New discoveries by the James Webb Space Telescope have unveiled secrets about Jupiter’s largest moon, Ganymede, and the most volcanically active one, Io. The findings include evidence of the peroxide being produced by charged particles impacting the ice on Ganymede, and new observations of ongoing eruptions on Io. Credit: Ganymede: Samantha Trumbo, Cornell; Io: Imke de Pater, UC Berkeley
Groundbreaking observations by the James Webb Space Telescope have revealed hydrogen peroxide on Ganymede and ongoing volcanic eruptions on Io, enhancing our understanding of Jupiter’s moons and the broader solar system.
With its sensitive infrared cameras and high-resolution spectrometer, the James Webb Space Telescope (JWST) is revealing new secrets of Jupiter’s Galilean satellites, in particular Ganymede, the largest moon, and Io, the most volcanically active.
In two separate publications, astronomers who are part of JWST’s Early Release Science program report the first detection of hydrogen peroxide on Ganymede and sulfurous fumes on Io, both the result of Jupiter’s domineering influence.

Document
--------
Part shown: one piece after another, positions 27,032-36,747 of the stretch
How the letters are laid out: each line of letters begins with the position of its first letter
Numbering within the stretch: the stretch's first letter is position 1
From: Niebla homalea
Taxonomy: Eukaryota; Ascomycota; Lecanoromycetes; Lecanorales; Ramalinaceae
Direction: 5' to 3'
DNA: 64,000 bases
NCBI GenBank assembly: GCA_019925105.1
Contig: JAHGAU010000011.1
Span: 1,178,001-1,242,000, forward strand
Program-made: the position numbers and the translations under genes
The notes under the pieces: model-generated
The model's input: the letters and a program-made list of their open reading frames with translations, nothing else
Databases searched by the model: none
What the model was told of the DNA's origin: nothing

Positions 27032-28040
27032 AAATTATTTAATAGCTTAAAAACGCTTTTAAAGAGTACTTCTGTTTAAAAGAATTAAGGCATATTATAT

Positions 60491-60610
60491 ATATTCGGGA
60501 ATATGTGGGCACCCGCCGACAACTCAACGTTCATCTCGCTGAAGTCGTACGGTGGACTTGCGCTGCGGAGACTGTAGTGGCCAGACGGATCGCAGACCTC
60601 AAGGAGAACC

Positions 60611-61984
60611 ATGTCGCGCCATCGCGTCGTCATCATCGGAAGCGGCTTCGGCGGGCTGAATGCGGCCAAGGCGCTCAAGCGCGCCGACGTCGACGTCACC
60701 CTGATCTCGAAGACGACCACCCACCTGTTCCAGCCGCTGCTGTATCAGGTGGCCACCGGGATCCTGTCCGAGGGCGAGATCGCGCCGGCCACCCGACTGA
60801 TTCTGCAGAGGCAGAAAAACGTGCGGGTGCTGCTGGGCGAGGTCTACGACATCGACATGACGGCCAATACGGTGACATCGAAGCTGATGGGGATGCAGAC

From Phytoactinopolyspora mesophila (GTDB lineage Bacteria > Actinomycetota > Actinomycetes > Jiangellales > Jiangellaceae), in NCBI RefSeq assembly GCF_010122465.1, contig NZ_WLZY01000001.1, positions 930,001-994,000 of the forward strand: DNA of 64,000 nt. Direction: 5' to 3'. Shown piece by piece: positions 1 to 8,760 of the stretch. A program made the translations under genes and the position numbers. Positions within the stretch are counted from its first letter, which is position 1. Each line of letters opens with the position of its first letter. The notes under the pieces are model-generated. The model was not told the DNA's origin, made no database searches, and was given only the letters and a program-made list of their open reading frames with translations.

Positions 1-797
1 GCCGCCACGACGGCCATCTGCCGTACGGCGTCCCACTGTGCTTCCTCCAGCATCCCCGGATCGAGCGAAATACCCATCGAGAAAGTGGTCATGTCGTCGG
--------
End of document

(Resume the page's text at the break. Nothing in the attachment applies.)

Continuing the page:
“This shows that we can do incredible science with the James Webb Space Telescope on solar system objects, even if the object is really very bright, like Jupiter, but also when you look at very faint things next to Jupiter,” said Imke de Pater, professor emerita of astronomy and earth and planetary science at the University of California, Berkeley. De Pater and Thierry Fouchet from the Paris Observatory are co-principal investigators for the Early Release Science solar system observation team, one of 13 teams given early access to the telescope.
A spectroscopic map of Ganymede derived from JWST measurements shows light absorption around the pole’s characteristic of the molecule hydrogen peroxide. The circle outlines the surfaces of the moon. Credit: Samantha Trumbo, Cornell
Ganymede’s Hydrogen Peroxide Study
Samantha Trumbo, a 51 Pegasi b postdoctoral fellow at Cornell University,…